Student? Expert Problem Solver? Win $2000 and a free trip to Glasgow

If you like coding and s olving problems, and are a full-time student , you cou ld win up to $2000 and an expenses-paid trip to a conference in Glasgow later this year. All you need is a computer and some free software. The computer could be a Ras pberry Pi (any model) or a lap top running Windows, O S /X or Lin ux. I' ll tell you where to get th e APL software further down th is post .   First, though, a warning. If you enter this competition it could change your life! I’m serious. Just under f ifty years ago I had a chance to learn APL. I did, and it shaped my whole career. I'm still using A PL to research neural networks . Now, if you want, it’s your turn. The Dyalog APL 2016 problem solving competition   Dyalog have just announced their annual APL problems solving competition. They want to introduce more people to this extraordinary, powerful language. If you are a full time student you could win a big cash prize (up to $2000) and an expenses-paid trip to

A new Raspberry Pi robot joins the family

Yesterday saw the arrival of a Raspberry Pi robot kit from T he Pi Hut , and I'm finding it hard not to drop everything and have a play. The Pi Hut has close links with CamJam . CamJam is, I think, the first Raspberry Jam, based in the Cambridge area. Working with The Pi Hut they have created three excellent EduKits: inexpensive, fun kits which introduce Raspberry Pi owners of all owners to the fun of physical computing. The earlier kits came with excellent instructions and the Robot kit does too. I'm sure I will succumb to temptation and start exploring the kit in the next day or two. Expect a progress report soon. My immediate priority is more urgent. I'm talking at the BAA meeting tomorrow, and I need to make sure I'm properly prepared. Dyalog Visit I nearly blew it earlier this week. I went along to visit my friends at Dyalog to talk about my neural network research and show them APL running on the new Pi zero . I thought I had taken everything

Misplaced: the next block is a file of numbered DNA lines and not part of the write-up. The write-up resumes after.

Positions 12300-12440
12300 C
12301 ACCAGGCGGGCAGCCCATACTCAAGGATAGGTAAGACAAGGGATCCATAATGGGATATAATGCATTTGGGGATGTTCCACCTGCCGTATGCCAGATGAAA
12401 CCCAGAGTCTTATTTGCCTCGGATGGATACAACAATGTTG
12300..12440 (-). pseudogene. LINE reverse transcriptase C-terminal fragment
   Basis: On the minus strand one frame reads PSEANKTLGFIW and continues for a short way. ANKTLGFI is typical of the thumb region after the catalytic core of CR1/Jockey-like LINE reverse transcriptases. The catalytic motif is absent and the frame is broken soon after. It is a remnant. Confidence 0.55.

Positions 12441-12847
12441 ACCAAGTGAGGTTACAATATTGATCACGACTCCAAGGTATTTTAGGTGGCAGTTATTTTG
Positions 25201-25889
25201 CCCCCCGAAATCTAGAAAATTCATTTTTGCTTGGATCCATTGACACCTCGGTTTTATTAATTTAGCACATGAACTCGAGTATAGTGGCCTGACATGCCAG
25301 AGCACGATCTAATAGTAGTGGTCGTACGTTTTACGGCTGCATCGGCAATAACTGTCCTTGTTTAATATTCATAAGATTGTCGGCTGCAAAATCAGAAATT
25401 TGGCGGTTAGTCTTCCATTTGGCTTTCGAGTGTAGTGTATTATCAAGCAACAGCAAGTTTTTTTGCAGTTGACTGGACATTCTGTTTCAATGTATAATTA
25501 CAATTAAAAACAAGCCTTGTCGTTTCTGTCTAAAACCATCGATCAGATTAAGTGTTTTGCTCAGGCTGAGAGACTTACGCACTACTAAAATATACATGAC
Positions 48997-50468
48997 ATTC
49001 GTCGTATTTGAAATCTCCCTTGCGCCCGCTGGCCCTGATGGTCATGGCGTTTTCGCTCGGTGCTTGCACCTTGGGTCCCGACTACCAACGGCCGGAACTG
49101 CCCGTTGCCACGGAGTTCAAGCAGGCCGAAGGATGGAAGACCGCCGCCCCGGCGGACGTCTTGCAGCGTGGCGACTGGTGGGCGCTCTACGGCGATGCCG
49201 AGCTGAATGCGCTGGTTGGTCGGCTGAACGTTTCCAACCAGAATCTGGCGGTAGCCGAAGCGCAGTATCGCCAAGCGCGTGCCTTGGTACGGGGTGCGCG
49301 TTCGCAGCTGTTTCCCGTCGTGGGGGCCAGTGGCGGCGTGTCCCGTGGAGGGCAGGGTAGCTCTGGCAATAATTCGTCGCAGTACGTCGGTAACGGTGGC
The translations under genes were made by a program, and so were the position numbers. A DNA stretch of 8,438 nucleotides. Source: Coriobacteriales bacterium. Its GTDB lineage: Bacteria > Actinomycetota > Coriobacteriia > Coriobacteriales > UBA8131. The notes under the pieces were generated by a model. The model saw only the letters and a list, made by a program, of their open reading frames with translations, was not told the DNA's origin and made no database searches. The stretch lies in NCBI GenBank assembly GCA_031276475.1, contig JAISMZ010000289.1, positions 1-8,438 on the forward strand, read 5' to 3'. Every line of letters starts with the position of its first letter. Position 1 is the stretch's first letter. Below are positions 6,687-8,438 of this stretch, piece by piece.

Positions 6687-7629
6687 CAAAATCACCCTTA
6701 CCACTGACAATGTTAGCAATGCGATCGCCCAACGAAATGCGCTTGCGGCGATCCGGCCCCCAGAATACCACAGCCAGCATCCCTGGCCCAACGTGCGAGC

The new Raspberry Pi zero is here - and it's snappy!

Spot the difference! The new Raspberry Pi zero is out and it has a camera connector . The picture on the right compares the new zero with its predecessor. They are very, very similar but the clever folks at Pi towers have re-routed the board to make room for a camera connector while keeping the size of the board unchanged. I've had a chance to play with the new Pi for a few days now and I love it. You can read my plans below but the main thing is that the new feature has been added without sacrificing the zero's already awesome capabilities. As you'd expect, existing software runs just as it did before. The new zero is currently in stock at several dealers in the UK and the USA. Details are on the Raspberry Pi website . Dealer info is at the bottom of their post. A camera has been one of the most-requested features for the zero. It opens up a huge range of new, exciting projects. There will be a huge demand for the new zero. Let's hope the stocks hold out

Neural networks on the Raspberry Pi: More Neurons

A brief introduction to ANNs - part 2 The previous example of a neuron was a bit far-fetched. Its activation function doubled the weighted sum of its inputs. A simpler (and more useful) variant just returns the sum of its weighted inputs. This is known as a linear neuron. The linear neuron In APL, you could implement the linear neuron like this:        ln←{+/⍺×⍵}    and use it like this:        1 0.5 1 ln 0.1 1 0.3 0.9 Inner product However, there's a neater and more idiomatic way to define it in APL. A mathematician would call the ln function the dot product or inner product of ⍺ and ⍵ and in APL you can write it as       ln←{⍺+.×⍵} There are several reasons to use the inner product notation. It's concise, it's fast to execute, and (as we'll see later) it allows us to handle more than one neuron without having to write looping code. Linear neurons are sometimes used in real-world applications; another type of neuron you're likely to